(ADP-108: dp. 1390; l. 306'; b. 37'; dr. 12'7" ; s. 24 k.; cpl. 204; a. 1 5", 6 40mm.; cl. Crosley)
Harry Lee Corl was born in Lambertville, Mich., 26 March 1914, and enlisted in the Navy 20 November 1934. He was discharged in 1938 but enlisted again the following year, rising to ensign 15 June 1942. He was awarded the Navy Cross for heroism in the epochal Battle of Midway, when he was the pilot of a torpedo plane in the assault against the Japanese fleet. His squadron probably scored hits on two of the carriers later lost in the action. Ensign Corl was reported missing on a mission in the South Pacific 24 August 1942, and was presumed dead 25 August.
Harry L. Corl (ADP-108) was launched as DE-598 by Bethlehem-Hingham Shipyard, Hingham, Mass., 1 March 1944; sponsored by Mrs. Marie Mohr, sister of Ensign Corl; and commissioned 5 June 1945, Lt. W. D. Jenckes in command. She had been redesignated ADP-108 and converted to a high speed transport before commissioning.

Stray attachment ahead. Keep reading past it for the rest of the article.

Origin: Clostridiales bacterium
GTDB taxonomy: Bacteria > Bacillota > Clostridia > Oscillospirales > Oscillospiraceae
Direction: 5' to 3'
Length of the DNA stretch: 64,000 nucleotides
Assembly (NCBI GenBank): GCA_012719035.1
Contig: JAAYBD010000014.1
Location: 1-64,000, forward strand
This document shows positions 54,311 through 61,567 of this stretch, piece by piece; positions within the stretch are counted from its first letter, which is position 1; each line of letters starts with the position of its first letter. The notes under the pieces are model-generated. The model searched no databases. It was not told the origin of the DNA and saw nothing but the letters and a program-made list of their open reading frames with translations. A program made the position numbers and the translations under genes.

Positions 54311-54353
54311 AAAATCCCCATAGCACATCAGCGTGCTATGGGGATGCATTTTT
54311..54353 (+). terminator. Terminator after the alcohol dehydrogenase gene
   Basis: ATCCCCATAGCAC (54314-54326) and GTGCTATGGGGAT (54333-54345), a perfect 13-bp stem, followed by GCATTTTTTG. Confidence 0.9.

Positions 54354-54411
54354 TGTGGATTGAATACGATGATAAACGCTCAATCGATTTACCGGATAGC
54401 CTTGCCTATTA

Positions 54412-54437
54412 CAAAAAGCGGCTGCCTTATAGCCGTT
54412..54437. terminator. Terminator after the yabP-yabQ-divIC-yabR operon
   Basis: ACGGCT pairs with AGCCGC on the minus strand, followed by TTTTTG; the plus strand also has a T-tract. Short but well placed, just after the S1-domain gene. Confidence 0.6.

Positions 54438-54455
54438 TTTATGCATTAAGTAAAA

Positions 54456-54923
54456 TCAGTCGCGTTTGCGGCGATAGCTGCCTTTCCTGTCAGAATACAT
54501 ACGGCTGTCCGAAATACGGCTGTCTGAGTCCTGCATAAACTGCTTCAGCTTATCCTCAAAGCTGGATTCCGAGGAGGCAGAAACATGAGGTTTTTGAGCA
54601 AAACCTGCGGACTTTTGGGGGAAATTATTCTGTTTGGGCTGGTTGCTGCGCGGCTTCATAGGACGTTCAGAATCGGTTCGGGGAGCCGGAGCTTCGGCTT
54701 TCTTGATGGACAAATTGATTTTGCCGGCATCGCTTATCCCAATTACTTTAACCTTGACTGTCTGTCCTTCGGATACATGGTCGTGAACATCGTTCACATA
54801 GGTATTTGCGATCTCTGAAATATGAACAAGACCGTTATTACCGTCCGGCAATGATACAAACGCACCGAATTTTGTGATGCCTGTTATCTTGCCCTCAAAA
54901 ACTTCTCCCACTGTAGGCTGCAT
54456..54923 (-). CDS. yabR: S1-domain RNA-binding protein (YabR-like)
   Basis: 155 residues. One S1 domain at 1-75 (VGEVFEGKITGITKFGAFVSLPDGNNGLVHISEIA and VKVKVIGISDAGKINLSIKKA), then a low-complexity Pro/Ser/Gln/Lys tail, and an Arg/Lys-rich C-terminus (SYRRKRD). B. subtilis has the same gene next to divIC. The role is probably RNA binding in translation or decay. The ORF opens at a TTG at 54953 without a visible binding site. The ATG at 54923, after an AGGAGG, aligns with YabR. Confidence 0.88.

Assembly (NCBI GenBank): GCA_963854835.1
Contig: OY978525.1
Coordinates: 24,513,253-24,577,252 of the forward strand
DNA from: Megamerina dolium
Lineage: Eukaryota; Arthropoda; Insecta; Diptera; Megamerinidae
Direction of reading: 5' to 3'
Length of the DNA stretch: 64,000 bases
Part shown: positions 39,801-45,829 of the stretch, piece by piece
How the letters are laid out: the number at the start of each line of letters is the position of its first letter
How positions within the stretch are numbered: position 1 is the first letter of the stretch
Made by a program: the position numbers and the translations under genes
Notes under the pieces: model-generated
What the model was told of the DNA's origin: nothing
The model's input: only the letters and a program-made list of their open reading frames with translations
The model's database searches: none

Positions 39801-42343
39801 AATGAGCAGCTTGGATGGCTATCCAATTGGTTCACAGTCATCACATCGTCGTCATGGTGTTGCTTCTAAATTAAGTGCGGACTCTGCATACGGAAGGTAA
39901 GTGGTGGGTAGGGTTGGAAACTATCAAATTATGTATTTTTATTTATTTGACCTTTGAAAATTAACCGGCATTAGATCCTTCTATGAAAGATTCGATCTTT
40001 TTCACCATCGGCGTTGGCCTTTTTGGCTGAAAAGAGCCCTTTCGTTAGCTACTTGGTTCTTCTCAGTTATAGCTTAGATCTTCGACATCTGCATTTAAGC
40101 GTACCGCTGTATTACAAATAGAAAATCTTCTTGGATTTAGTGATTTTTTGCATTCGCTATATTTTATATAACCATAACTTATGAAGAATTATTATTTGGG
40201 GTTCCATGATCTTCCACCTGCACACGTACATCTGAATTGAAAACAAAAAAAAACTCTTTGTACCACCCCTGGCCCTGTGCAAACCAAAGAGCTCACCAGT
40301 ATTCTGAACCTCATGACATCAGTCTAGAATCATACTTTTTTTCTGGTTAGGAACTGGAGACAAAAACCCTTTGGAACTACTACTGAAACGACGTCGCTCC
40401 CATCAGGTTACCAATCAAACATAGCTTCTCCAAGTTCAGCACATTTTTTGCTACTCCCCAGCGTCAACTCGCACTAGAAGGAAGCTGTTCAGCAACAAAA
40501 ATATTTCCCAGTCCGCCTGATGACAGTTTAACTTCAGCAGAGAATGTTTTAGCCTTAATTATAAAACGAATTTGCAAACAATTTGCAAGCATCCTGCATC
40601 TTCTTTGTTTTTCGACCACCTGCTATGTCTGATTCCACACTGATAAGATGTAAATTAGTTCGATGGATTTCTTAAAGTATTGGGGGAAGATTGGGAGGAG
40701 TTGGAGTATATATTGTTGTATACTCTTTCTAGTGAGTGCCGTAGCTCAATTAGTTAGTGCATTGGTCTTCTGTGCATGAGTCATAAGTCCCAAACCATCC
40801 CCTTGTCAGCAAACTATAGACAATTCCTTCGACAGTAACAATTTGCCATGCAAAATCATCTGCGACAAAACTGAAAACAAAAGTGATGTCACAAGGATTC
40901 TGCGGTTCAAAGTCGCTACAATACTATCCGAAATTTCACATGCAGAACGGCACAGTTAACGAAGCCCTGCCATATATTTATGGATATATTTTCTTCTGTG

Following her shakedown training in the Caribbean, Harry L. Corl departed Norfolk for the West Coast 4 August 1945. She arrived San Diego 19 August, 4 days after the end of the war, and was assigned the duty of carrying supplies and men to northern Pacific ports. Arriving Seattle 26 August, the transport took on passengers and equipment for northern weather stations. She arrived Dutch Harbor, Alaska, 1 September and Petropavlovsk, on the Kamchatka Peninsula, 5 days later. There Harry L. Corl unloaded cargo and helped to establish an important weather station, so vital to safe navigation of the Pacific.
The transport made three more supply voyages from Attu to Petropavlovsk, and sailed to Seattle 21 November. After a voyage to Alaskan ports with passengers the ship returned to Seattle 11 January 1946. Scheduled for inactivation, Harry L. Corl then sailed for San Francisco, and departed that port 26 February for the east coast. She arrived New York 20 March and Green Cove Springs, Florida, 12 April, decommissioning 21 June 1946. Harry L. Corl was subsequently placed in the reserve fleet, where she remained until her name was struck from the Navy List on 15 January 1966. She was delivered to Korea in May 1966 for use in the ROK Navy as Ah San.